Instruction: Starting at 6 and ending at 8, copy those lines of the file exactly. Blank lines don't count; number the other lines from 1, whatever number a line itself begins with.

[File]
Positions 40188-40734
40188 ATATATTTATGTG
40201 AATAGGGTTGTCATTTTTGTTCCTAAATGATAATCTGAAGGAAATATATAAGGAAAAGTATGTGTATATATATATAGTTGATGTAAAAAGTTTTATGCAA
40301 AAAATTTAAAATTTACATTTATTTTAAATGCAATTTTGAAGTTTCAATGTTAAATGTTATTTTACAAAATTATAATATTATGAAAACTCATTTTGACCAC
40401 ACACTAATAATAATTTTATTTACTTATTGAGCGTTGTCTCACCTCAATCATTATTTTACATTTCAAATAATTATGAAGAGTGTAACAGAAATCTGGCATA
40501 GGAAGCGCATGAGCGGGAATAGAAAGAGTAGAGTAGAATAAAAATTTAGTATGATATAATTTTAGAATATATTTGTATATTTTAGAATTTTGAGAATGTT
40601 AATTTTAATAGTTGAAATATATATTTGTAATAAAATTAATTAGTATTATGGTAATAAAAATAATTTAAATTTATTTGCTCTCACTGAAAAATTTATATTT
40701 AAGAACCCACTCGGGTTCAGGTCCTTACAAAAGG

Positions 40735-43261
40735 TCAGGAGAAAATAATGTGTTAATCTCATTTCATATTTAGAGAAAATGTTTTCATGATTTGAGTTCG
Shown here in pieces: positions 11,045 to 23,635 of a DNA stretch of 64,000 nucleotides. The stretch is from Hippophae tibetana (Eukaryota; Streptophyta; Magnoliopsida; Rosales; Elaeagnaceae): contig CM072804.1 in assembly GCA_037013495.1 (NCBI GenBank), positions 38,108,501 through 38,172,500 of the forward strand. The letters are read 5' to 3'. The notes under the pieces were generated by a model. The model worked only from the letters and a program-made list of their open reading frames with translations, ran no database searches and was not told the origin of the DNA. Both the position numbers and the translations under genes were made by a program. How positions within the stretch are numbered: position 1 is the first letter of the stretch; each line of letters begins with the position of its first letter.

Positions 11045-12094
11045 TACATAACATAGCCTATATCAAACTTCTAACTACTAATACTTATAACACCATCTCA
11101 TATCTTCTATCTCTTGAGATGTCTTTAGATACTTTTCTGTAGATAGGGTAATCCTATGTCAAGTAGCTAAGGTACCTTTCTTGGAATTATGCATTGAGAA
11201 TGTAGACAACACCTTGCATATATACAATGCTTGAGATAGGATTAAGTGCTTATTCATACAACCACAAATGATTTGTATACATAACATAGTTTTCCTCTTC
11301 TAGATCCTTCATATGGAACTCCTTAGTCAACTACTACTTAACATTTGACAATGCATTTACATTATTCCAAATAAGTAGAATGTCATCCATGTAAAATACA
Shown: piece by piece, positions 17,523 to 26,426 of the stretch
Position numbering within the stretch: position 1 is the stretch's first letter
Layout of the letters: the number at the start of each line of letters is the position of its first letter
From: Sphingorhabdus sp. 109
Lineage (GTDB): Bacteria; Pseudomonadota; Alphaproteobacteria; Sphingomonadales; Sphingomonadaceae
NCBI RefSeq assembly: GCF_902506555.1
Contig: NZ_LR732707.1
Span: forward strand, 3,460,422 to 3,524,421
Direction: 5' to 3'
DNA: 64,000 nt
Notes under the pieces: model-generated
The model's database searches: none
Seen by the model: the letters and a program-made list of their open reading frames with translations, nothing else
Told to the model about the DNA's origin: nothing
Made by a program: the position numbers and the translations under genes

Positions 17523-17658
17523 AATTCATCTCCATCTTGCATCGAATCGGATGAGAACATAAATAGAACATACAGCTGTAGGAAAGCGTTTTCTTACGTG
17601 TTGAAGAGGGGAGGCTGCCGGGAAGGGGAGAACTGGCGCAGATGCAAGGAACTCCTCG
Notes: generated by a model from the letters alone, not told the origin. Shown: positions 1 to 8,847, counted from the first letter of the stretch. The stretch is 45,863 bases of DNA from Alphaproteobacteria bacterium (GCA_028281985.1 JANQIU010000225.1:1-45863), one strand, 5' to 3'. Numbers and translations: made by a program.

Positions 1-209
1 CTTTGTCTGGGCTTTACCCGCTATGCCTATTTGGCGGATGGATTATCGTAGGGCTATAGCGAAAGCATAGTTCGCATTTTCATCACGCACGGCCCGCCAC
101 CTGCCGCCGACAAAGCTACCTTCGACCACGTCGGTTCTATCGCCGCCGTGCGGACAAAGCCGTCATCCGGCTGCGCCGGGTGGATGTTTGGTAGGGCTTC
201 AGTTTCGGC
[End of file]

40501 GGAAGCGCATGAGCGGGAATAGAAAGAGTAGAGTAGAATAAAAATTTAGTATGATATAATTTTAGAATATATTTGTATATTTTAGAATTTTGAGAATGTT
40601 AATTTTAATAGTTGAAATATATATTTGTAATAAAATTAATTAGTATTATGGTAATAAAAATAATTTAAATTTATTTGCTCTCACTGAAAAATTTATATTT
40701 AAGAACCCACTCGGGTTCAGGTCCTTACAAAAGG